Sarcoidosis is an inflammatory disease that starts in your lungs, but in time it can affect virtually any organ in your body, including your liver, skin, heart, nervous system and eyes. Sarcoidosis can attack any organ and often affects more than one. However, more than 90 percent of patients with sarcoidosis will have pulmonary involvement. Pulmonary sarcoidosis can cause loss of lung volume (the amount of air the lungs can hold) and abnormal lung stiffness.
The cause of sarcoidosis is unknown. Because the lungs and thoracic lymph nodes (the lymph nodes located in the chest) are the most frequently involved organs, some physicians and researchers suspect that sarcoidosis may be caused by something that enters the body through the lungs, that is, something that is inhaled such as a virus or bacteria, or an unidentified environmental toxin.
Possible causes of sarcoidosis include:
* Hypersensitivity to environmental factors
* Extreme immune response to infection
The incidence varies widely according to race and sex.
It is more common in African Americans than Caucasians. Females are usually affected more frequently than males. Onset of the disease typically occurs between the ages of 20 and 40. Sarcoidosis is very rare in young children.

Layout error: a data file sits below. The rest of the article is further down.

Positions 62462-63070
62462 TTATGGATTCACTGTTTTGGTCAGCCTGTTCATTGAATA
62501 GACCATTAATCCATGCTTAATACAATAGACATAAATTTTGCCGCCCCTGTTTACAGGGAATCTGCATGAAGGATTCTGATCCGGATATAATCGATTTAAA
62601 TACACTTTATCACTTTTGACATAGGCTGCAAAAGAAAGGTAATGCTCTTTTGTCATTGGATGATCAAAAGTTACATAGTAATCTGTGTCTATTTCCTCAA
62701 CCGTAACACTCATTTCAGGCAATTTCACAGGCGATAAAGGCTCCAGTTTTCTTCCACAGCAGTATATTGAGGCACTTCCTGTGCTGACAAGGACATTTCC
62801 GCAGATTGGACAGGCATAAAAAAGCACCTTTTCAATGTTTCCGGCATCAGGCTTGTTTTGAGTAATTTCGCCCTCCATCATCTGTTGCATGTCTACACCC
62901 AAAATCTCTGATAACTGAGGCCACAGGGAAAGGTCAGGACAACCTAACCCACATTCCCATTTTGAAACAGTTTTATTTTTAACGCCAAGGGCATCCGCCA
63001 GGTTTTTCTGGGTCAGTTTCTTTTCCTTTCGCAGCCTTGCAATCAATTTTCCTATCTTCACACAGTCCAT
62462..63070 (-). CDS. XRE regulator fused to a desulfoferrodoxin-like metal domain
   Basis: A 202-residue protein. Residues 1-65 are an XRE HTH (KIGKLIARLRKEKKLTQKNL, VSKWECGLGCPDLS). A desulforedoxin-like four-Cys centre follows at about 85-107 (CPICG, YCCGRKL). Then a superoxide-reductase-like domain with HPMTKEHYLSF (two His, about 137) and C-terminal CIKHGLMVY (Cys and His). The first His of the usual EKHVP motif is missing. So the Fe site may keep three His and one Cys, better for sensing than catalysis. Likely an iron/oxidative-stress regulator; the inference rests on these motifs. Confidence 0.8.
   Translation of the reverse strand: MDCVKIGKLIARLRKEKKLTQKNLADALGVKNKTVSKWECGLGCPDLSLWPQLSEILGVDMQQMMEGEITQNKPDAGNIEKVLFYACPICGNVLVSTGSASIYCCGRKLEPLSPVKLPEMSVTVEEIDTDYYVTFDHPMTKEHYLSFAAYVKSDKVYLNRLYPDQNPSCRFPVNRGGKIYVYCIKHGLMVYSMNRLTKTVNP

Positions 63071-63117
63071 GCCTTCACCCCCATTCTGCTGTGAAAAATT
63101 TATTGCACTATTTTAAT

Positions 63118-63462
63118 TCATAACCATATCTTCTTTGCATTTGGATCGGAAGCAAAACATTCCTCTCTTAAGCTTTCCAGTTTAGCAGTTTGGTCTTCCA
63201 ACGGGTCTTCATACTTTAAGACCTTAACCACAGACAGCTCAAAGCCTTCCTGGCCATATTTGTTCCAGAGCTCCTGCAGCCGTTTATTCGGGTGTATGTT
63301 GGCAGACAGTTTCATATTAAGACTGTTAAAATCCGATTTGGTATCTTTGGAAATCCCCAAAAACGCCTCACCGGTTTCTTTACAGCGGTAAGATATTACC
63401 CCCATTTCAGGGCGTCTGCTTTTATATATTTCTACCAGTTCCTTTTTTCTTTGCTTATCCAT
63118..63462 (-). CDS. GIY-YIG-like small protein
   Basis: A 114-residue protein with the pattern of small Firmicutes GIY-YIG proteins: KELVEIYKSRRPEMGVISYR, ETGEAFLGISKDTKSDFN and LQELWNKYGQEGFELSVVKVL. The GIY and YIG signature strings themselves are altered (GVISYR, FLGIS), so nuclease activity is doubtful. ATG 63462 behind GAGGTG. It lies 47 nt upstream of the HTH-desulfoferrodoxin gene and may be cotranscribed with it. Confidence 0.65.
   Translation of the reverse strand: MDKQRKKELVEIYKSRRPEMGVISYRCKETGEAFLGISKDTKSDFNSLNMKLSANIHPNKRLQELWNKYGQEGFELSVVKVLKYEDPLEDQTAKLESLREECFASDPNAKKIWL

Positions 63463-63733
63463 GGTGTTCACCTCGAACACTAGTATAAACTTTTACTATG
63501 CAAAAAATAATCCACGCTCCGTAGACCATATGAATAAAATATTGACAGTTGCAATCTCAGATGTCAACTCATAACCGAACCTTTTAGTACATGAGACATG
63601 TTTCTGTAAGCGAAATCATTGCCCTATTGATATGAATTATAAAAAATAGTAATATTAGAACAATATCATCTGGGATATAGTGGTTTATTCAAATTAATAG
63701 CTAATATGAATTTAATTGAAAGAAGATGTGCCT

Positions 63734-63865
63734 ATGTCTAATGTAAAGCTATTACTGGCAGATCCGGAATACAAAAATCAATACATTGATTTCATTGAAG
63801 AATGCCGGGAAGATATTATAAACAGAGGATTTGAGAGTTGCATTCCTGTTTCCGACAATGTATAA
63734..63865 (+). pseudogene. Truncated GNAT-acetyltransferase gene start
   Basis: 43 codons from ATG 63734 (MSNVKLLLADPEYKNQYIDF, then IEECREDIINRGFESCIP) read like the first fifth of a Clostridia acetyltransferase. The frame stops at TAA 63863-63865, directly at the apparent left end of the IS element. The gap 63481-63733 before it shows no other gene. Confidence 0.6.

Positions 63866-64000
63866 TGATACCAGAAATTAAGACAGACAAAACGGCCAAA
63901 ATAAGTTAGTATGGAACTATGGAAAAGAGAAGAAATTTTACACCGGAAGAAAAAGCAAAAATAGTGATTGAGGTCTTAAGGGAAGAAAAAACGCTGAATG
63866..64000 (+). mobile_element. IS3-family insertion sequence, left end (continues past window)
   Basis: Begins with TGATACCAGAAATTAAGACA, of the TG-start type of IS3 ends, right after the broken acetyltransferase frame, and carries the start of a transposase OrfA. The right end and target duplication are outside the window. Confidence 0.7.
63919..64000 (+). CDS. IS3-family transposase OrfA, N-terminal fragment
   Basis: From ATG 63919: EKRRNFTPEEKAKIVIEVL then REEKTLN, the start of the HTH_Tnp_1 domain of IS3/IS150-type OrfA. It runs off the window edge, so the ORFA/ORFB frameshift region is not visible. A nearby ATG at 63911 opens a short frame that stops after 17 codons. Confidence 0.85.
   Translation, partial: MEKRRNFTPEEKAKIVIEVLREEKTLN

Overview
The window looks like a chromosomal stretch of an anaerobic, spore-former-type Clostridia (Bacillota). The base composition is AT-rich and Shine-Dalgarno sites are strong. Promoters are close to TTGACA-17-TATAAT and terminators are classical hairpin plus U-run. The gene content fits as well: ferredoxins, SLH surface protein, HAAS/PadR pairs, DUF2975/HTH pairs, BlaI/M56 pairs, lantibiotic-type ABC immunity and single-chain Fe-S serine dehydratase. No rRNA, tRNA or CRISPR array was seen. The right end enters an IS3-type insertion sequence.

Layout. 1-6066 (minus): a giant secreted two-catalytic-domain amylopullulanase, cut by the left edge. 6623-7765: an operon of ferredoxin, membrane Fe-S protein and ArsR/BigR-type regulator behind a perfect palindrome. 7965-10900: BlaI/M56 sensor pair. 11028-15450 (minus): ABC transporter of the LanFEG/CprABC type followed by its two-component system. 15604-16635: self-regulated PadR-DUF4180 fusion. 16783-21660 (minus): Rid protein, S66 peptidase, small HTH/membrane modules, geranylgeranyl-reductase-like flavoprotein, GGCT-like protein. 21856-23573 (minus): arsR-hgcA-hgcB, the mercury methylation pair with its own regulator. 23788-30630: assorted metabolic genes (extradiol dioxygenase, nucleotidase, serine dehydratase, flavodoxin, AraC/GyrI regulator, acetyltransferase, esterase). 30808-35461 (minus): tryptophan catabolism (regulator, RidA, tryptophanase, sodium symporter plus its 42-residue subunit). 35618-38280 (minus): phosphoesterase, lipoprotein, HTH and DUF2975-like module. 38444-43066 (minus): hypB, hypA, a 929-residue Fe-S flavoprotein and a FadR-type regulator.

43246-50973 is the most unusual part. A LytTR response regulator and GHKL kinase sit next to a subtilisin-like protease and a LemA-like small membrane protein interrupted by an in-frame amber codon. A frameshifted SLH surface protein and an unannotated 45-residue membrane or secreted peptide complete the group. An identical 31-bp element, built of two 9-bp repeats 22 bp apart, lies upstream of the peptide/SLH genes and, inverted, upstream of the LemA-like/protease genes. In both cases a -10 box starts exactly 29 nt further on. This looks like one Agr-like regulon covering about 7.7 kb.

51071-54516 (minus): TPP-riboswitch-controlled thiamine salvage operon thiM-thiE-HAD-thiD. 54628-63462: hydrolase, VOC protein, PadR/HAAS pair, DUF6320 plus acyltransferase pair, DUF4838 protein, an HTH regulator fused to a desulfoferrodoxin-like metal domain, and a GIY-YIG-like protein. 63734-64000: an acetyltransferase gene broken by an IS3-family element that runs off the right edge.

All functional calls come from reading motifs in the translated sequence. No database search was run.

As with many diseases, sarcoidosis is often present without causing any symptoms. However, when symptoms do appear they do so abruptly (acute sarcoidosis), or gradually over a number of years (chronic sarcoidosis). About 25% of people who have sarcoidosis have eye symptoms. These symptoms can make it hard to see, but they rarely cause blindness. Eye symptoms usually include dry eyes, but they can also include swelling of the tear gland that makes the eyes water.
Pulmonary function tests evaluate how well the lungs are functioning (i.e., how well the lungs expand and how much oxygen they are capable of handling). Sarcoidosis patients who have granulomas or fibrosis in their lungs generally do not perform as well as they should on these tests.
Because the cause sarcoidosis is unknown, it is difficult to treat. The symptoms of sarcoidosis result from inflamed granuloma tissue and can be relieved, to some extent, by drugs that stop the swelling in particular, corticosteroids. The dose and duration of corticosteroid treatment varies considerably from case to case. The most common corticosteroid is prednisone.